Program : 
Wrap Your Cares in Rhythm: A Concert of Recession-Proof Tunes

Fred Astaire and Ginger Rogers. Photo courtesy ladyfi.wordpress.

Hoping the economy perks up? Well, aren't we all. Waiting for the clouds to lift, it’s not always easy to see a silver lining. This week The Jim Cullum Jazz Band "chases the blues away" with a concert of 'recession-proof' tunes tailor-made to lift spirits. So take a break from the Dow, at least for an hour, and "wrap your cares in rhythm and dance your troubles away."


Americans historically have turned to music to banish 'old man trouble.' Back in the 30s we didn’t bother with big words like 'recession.' Songwriters got right to the point —"Brother, Can You Spare a Dime?" But a good metaphor like 'a leaky bucket' is worth a thousand words when it comes to losing money. Topsy Chapman and Vernel Bagneris join the Band and get things on the upswing with a folk tune from the streets of old New Orleans, "My Bucket's Got a Hole in It."


"Ac-cent-tchu-ate the Positive" sheet music. Image courtesy

There’s nothing light-hearted about watching the market go down. But even in the face of unemployment and the sub-prime mortgage meltdown, Americans are able to get back to basics fast. Neighbors lend a helping hand, families plant vegetable gardens, and old-time bartering reminds us that we can make it on less. Common sense messages in vintage songs such as Johnny Mercer's "Ac-cen-tu-ate the Positive" fit right in with this 'less is more' way of thinking.


Mercer sees a sunny side to every situation in these 30s-era lyrics:

You’ve no dough? So relax.
You won’t pay an income tax.


The song "Life is Just a Bowl of Cherries" offers the ultimate reminder—

You can’t take your dough,
When you go, go, go.


And The Jim Cullum Jazz Band presents their swinging interpretation of Jerome Kern's all-American anthem to optimism, "Look for the Silver Lining."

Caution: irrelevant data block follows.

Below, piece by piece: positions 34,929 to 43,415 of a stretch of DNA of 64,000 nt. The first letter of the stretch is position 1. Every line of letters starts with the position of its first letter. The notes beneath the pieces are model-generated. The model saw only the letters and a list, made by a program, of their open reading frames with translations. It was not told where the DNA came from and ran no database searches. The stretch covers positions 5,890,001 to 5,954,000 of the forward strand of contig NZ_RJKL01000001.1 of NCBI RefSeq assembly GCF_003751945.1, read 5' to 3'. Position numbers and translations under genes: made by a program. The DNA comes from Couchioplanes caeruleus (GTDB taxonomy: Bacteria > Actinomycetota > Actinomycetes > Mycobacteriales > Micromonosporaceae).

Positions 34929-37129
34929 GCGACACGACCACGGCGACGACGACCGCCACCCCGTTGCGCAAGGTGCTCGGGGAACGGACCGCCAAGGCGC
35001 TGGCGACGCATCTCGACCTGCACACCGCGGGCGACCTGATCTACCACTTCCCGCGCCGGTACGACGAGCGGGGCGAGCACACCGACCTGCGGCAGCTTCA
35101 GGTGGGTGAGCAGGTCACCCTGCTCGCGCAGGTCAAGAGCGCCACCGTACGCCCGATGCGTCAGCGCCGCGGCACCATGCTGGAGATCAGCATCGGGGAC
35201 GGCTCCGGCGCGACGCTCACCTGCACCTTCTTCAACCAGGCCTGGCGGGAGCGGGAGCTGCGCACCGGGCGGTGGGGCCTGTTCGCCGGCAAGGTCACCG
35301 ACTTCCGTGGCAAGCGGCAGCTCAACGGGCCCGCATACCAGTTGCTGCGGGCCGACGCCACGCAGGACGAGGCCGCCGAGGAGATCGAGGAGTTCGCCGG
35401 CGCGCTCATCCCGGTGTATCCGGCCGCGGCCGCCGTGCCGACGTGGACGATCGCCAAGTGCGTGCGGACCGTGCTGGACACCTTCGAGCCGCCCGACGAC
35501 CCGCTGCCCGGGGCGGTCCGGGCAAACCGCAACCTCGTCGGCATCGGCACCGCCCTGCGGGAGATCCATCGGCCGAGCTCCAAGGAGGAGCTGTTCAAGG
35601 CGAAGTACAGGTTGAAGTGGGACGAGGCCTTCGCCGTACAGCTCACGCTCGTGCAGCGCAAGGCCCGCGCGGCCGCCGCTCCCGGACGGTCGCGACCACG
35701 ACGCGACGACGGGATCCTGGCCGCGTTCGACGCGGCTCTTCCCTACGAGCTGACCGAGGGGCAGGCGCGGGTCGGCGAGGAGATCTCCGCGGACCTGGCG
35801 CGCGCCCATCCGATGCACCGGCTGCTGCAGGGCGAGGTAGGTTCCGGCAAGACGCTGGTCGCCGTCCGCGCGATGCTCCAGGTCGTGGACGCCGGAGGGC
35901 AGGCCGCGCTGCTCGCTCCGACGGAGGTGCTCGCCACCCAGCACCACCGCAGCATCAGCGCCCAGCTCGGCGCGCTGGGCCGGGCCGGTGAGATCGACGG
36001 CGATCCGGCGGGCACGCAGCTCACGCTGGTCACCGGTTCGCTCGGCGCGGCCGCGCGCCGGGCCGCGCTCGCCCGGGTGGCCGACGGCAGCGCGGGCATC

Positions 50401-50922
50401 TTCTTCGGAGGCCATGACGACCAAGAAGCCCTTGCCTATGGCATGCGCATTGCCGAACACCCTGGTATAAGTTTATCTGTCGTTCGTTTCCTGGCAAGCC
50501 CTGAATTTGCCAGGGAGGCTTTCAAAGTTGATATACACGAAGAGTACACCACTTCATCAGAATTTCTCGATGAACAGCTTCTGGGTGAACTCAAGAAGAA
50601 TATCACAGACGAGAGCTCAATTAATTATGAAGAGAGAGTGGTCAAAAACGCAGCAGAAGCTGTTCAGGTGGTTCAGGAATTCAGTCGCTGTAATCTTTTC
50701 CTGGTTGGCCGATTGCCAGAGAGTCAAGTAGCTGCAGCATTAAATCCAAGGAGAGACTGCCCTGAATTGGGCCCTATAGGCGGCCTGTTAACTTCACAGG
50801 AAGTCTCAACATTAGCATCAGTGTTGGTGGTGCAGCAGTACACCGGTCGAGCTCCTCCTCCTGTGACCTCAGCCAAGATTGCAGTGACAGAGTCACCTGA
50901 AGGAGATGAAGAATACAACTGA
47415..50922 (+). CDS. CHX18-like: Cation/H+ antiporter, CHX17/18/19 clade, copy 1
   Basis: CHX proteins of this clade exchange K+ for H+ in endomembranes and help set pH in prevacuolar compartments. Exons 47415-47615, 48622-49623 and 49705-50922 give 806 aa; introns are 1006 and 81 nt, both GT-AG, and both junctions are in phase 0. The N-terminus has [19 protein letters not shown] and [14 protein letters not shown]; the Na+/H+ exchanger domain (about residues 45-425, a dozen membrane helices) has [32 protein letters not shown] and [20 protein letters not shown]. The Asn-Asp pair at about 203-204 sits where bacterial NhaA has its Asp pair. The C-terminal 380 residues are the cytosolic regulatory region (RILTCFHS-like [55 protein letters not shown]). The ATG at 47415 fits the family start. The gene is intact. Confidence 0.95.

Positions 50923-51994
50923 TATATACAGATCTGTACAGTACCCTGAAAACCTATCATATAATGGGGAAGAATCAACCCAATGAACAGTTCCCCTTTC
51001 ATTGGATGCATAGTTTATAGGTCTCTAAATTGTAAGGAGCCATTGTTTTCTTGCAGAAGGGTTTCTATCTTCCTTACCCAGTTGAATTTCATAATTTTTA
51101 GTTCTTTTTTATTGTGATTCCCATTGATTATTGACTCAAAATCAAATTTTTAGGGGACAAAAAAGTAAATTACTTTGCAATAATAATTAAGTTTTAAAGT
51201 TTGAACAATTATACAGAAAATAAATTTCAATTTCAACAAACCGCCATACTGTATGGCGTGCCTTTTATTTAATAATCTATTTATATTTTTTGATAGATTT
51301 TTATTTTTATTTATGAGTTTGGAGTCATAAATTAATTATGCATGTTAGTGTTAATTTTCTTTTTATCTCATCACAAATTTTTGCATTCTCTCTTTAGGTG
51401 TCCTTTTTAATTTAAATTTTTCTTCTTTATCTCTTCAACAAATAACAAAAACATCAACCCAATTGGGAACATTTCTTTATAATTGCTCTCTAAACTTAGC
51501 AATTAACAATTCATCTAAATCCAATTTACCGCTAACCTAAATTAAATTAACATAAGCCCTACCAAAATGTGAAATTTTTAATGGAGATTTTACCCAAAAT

Hard times bring out the dreamer in our collective American spirit, but they also bring out the schemer. One old tune said you could "make love, make mistakes, make promises," but the key to it all was "Honey, are you making any money?" And from Bessie Smith to Aretha Franklin singers have offered tried and true financial advice about how to cash in on life's most basic assets with songs like "I Got What it Takes But it Breaks my Heart to Give It Away."



"Look For The Silver Lining" sheet music. Courtesy wikimedia.

Helen Humes wrote her classic "Million Dollar Secret" (performed in our version by the irrepressible Stephanie Nakasian) as a tribute to the joys of marital community property—one way to 'get over' in hard times.


There’s nothing like the 'economy blues' to fuel escapist tendencies, whether it’s getting vicarious thrills gazing at tropical beaches in travel ads or choosing flicks from the golden age of movie musicals for cozy 'cocooning' at home. From the Broadway stage to Hollywood musicals, some of the zaniest escapist entertainment of all time was produced in the Great Depression when times were really tough. Benny Goodman, Jack Teagarden and Gene Krupa were in the orchestra pit when the Gershwin and Gershwin stage show Girl Crazy debuted on the Great White Way. Dick Hyman joins The Jim Cullum Jazz Band and heats things up on stage at The Landing with the smash hit from that show, "I Got Rhythm."


At the Cotton Club up in Harlem the tap dancing Nicholas Brothers spun a different kind of magic with their highly individual style of jazz dance. By the mid 30s Harold and Fayard Nicholas had made the trip westward to lend their talents to the silver screen and stardom.


Fred Astaire once said the Nicholas Brothers scene in the movie Stormy Weather was the greatest tap sequence ever filmed.



Today's tap dance sensation Savion Glover, a traditionalist who calls himself a 'rhythmic musician,' teams up with Banu Gibson and The Jim Cullum Jazz Band with a number from the repertoire of the Nicholas Brothers that is also the title tune from our show, "Wrap Your Cares in Rhythm!"  And Jim and the Band wrap it up with the Warren and Dubin classic from 42nd Street, "The Golddiggers Song" better known as "We're in the Money."



Photo credit for Home Page: 42nd Street 1933, Poster image from